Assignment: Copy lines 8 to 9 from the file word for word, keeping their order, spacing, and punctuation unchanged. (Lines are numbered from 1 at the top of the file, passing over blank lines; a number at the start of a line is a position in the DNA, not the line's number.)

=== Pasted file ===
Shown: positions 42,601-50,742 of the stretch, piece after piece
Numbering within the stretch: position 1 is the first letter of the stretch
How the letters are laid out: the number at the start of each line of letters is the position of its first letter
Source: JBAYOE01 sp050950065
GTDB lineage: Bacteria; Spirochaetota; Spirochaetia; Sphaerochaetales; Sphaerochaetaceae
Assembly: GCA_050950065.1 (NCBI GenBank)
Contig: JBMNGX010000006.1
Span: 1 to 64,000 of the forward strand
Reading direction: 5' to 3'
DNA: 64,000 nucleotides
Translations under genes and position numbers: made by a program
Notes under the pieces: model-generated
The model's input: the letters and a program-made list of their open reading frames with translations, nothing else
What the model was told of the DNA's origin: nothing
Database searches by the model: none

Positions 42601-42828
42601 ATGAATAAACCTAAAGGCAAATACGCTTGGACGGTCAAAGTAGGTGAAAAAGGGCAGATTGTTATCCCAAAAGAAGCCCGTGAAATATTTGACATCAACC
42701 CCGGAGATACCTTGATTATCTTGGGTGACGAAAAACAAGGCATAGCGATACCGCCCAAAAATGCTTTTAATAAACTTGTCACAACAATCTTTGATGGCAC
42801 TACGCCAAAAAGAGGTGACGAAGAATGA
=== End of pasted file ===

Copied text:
Span: 1 to 64,000 of the forward strand
Reading direction: 5' to 3'